Fights are breaking out at the pump in North Carolina, as a gasoline shortage across the southern Atlantic seaboard reaches crisis proportions after a Russian-linked cyberattack on a key oil pipeline.
Motorists in Knightdale, North Carolina, on the outskirts of Raleigh, traded blows on Tuesday as frustrations boiled over in a long line for gas at a Marathon station.
A witness said a woman tried to cut the line for gas, and then screamed obscenities and spit on a man who refused to let her cut in. The man jumped out of his vehicle, spit on the woman in return, and began grappling with her, video shows.
North Carolina has been the state hardest-hit by fuel shortages after the key Colonial Pipeline was disabled by a ransomware attack, but the impact of the crisis is rippling across the country, with the national average price of gas exceeding $3 for the first time since 2014.
In metro Atlanta, nearly 60 percent of all gas stations are dry, and across the state of North Carolina nearly a quarter of all stations have no gas, according to GasBuddy analyst Patrick De Haan.Insurance Loans Mortgage Attorney Credit Lawyer
The Biden administration is urging motorists not to deepen the crisis with unnecessary panic buying, and U.S. Energy Secretary Jennifer Granholm said officials are considering moving supply by train or ship if necessary.
Motorists in Knightdale, North Carolina, on the outskirts of Raleigh, traded blows on Tuesday as frustrations boiled over in a long line for gas at a Marathon station
A huge line forms for gasoline at Costco on Wendover Avenue in Greensboro, North Carolina, on Tuesday. As the shutdown of a major fuel pipeline entered into its fifth day, efforts are under way to stave off potential fuel shortages
A sign reading "Out of Fuel" is taped to the window at an Exxon Gas Station in Lynchburg, Virginia on Tuesday
Insurance Loans Mortgage Attorney Credit Lawyer
Drivers wait in a long line to fill up their vehicles at a Kroger supermarket gas station in Decatur, Georgia on Tuesday. The FBI confirmed that Darkside ransomware is responsible for the attack that compromised the Colonial Pipeline
The governors of Florida, Virginia and Georgia joined North Carolina in declaring states of emergency Tuesday in a bid to protect fuel supplies, with some gas pumps already dry in Atlanta and other cities.
More than 1,000 gas stations in the Southeast are now running out of fuel, according to S&P's Oil Price Information Service.
The Southeast is particularly vulnerable because it has fewer refineries and pipelines to deliver fuel, compared to the Northeast, which is less at risk. The Southeast is also less equipped to quickly import large quantities of gasoline from other countries, according to The Wall Street Journal.
Ron DeSantis, Republican governor of Florida; Ralph Northam, the Democrat governor of Virginia, and Brian Kemp, Georgia's Republican governor, announced their state's emergency measures on Tuesday.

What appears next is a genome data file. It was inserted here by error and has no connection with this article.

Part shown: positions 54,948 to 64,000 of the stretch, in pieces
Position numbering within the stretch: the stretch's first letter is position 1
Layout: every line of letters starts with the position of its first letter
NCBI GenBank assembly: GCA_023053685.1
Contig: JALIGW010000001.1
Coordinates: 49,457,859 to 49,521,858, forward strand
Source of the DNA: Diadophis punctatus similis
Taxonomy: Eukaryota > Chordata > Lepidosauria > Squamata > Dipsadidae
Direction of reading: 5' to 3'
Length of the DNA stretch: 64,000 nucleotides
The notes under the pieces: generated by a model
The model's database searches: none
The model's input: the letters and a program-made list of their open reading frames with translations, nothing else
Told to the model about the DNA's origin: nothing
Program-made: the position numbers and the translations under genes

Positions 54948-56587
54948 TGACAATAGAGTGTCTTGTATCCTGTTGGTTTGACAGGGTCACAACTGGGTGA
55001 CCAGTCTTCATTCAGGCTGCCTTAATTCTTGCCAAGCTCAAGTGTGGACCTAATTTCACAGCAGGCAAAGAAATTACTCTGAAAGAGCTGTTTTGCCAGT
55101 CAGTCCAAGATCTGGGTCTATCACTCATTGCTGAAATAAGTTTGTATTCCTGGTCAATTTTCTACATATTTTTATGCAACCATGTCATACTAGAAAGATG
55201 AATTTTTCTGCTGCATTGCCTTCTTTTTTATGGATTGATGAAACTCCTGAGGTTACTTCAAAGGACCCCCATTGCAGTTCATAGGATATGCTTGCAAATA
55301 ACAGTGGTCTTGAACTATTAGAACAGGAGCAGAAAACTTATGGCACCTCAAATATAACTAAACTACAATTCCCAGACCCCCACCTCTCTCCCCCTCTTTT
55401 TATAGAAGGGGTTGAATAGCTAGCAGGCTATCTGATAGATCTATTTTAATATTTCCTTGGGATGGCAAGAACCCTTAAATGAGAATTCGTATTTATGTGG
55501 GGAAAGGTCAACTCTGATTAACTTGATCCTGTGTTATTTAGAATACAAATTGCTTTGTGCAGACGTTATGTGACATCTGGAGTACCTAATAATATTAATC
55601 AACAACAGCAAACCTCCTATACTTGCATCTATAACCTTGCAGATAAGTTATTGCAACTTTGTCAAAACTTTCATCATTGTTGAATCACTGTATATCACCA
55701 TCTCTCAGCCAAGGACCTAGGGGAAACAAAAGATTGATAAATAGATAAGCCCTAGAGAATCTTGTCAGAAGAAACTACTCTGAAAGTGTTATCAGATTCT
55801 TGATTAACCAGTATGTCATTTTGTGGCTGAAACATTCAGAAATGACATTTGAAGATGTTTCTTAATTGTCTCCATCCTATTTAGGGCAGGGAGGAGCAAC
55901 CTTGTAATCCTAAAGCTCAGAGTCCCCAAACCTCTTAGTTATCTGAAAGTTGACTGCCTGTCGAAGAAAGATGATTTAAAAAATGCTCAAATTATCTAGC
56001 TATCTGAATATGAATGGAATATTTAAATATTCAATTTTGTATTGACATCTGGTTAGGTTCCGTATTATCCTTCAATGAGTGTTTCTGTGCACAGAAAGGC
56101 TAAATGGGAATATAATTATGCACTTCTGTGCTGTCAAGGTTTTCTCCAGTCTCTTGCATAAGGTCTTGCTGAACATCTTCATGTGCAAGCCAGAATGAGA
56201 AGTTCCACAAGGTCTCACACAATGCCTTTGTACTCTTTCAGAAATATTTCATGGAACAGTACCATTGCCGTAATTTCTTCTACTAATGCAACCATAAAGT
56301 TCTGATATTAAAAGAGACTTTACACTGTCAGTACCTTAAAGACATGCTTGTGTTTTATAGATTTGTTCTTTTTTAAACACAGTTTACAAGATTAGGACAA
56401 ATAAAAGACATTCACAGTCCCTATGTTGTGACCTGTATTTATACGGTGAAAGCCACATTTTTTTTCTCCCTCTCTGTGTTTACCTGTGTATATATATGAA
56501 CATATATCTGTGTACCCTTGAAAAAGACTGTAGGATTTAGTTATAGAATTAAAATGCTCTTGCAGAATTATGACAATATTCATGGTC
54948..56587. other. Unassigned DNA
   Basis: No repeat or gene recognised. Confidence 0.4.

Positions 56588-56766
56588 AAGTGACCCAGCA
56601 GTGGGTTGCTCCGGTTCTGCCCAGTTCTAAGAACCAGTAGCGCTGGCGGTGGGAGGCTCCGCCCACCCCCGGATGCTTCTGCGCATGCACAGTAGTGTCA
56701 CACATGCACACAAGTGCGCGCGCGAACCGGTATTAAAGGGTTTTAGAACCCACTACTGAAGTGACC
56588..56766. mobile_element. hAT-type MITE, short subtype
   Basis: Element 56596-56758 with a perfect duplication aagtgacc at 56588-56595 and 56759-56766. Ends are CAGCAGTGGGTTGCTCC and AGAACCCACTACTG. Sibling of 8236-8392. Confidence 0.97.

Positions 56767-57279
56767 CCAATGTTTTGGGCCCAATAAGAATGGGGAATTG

Their moves came a day after the governor of North Carolina took the same step.
Kemp announced the waiving of sales tax on gasoline until May 15 - a move which critics said could push more people to attempt to fill their cars at the pumps.
The states of emergency provide more leeway to local officials to deal with the crisis, and increases flexibility and funding for state and local governments to make sure they have enough fuel supply.
DeSantis on Tuesday night in an executive order, said 'the disruption of Colonial Pipeline operations poses a significant and immediate threat to the continued delivery of such fuel products to the State of Florida.'
Florida’s gasoline supplies are largely unaffected by the outage, but a rash of panic buying starting Monday — especially across north Florida — has caused local shortages.
Northam said: 'This emergency declaration will help the Commonwealth prepare for any potential supply shortages and ensure Virginia motorists have access to fuel as we respond to this evolving situation.'
Northam's order says that current gasoline reserves in Virginia are sufficient to address immediate supply concerns.
A government map shows a mishmash of pipelines, petroleum ports and petroleum refineries. The Southeastern area now under biggest stress shows little in the way of pipelines or refineries, whereas the Gulf area, the Northeast and the Midwest are well-covered, so aren't as at-risk from fuel shortages at the moment
People in Virginia were filling every container available with fuel amid panic over possible shortages
Motorists are seen lining up in Richmond, Virginia, on Tuesday to fill their cars amid concern about fuel shortages
A driver in Norfolk, Virginia, looks on as a fuel station announces they only have diesel
Elizabeth Dragomir (pictured) found her car ran out of gas in the parking lot in Norfolk, Virginia, on Tuesday
BJ's gas station in Norfolk, Virginia, was running out of gas on Tuesday
Kemp urged residents not to panic buy gas, and announced the state is increasing the state is increasing the weight limits for trucks transporting fuel, providing more supply for stations as they receive deliveries
Kemp signed an executive order to temporarily suspend the gas tax in Georgia in light of the Colonial Pipeline cyber attack.
He urged Georgians not to panic buy, and also announced that the state is increasing the weight limits for trucks transporting fuel, providing more supply for stations as they receive deliveries.
A small gas station chain, Parker's, which serves Georgia and South Carolina, announced on Facebook on Tuesday that customers would be limited to $50 worth of gas.